iCloud Photos works flawlessly throughout the entire Apple ecosystem. Shooting photos and videos on the iPhone, and then having them backed up and available on an iPad or Mac is just mind-blowing. As pleasant as it sounds, the service does suffer from some setbacks.
The most pressing issue in iCloud Photos is the paltry free storage offering of 5GB, which hasn’t changed since 2011. And to make matters even worse, the storage quota is shared across other iCloud services including backups. So you are bound to run out of iCloud storage often.
That aside, iCloud Photos also falls apart outside the Apple ecosystem. It’s just atrocious on Windows (albeit recent improvements), not to mention being completely inaccessible on Android. Not great if you prefer having all photos and videos across devices stored and accessible in one place.
Thankfully, several alternative cloud storage services address most of the frustrations associated with iCloud Photos. So without any further ado, let’s check them out.
1. Google Photos
Google Photos is quite possibly the best iCloud Photos alternative hands down. There are multiple reasons for that. For starters, Google Photos provides you with access to 15GB of free storage, which is three times compared to what iCloud offers.
But that’s where things get interesting. Choose to upload using the High Quality setting, and all of your photos and videos won’t use up any storage at all. Sounds unbelievable, right?
That does come at a price — compression. Photos will be compressed to a maximum of 16MP, while 2K or higher resolution videos will be scaled down to 1080p. Unless you are into serious photography, the compressed photos and videos will still be good enough for most purposes.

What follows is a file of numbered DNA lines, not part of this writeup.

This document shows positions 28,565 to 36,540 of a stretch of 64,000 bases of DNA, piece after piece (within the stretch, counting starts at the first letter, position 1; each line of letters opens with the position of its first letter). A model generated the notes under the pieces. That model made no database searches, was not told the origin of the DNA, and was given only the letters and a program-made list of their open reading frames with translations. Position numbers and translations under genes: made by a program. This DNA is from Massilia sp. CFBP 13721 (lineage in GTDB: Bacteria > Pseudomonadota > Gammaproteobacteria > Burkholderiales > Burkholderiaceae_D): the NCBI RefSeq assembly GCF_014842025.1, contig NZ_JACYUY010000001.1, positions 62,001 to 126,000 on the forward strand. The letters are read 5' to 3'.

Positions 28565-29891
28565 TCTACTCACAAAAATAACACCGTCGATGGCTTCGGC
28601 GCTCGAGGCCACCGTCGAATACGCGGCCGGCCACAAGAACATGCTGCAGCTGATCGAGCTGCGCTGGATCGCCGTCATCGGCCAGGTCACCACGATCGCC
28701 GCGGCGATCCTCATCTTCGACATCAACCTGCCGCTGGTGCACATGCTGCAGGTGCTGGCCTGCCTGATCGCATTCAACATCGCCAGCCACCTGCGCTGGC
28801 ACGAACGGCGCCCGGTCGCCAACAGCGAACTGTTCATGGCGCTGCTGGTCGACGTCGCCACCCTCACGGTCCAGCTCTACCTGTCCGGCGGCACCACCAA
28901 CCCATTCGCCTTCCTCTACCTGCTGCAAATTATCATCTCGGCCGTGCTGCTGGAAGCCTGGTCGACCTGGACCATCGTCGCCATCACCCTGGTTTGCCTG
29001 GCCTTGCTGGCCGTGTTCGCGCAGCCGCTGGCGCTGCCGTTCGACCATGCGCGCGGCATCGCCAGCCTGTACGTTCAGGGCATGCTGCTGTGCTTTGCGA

The Google Photos app for the iPhone is also a terrific tool to manage your photos. Google employs machine learning algorithms to smartly categorize your photos by person and location. Meanwhile, the built-in Assistant helps you perform a range of actions (creating albums, movies, collages, etc.). The app also features an integrated Google Lens functionality.
Furthermore, Google Photos is available across all major platforms — macOS, Windows, and Android. On desktops, you can either use the Google Photos web app or sync photos locally via Google Drive. On Android, you can use the built-in Google Photos app to access your photo library.
2. Amazon Photos
Amazon Photos is another excellent alternative to iCloud. If you are subscribed to Amazon Prime (costs $12.99/month), you can upload as many photos as you want. Unlike Google Photos, Amazon Photos won’t compress your pictures. However, video uploads are restricted to a maximum of 5GB, which is a downer.
But even without an Amazon Prime membership, Amazon Photos offers a better deal when it comes to available storage plans. The base storage tier of 100GB starts at $11.99/year. Compared to $0.99/month for 50GB of iCloud storage, that’s double the storage for the same price.
The Amazon Photos app is super-smooth and very comfortable to use. You can easily flick through photos, enhance images quickly, and even order physical photos albums from Amazon.com. Check our Amazon Photos versus iCloud comparison for more details.
Amazon Photos is also accessible on any device regardless of platform. Android has a dedicated app similar to the one on iOS. On macOS and Windows, you can use the Amazon Photos app to download photos locally or utilize the web app instead.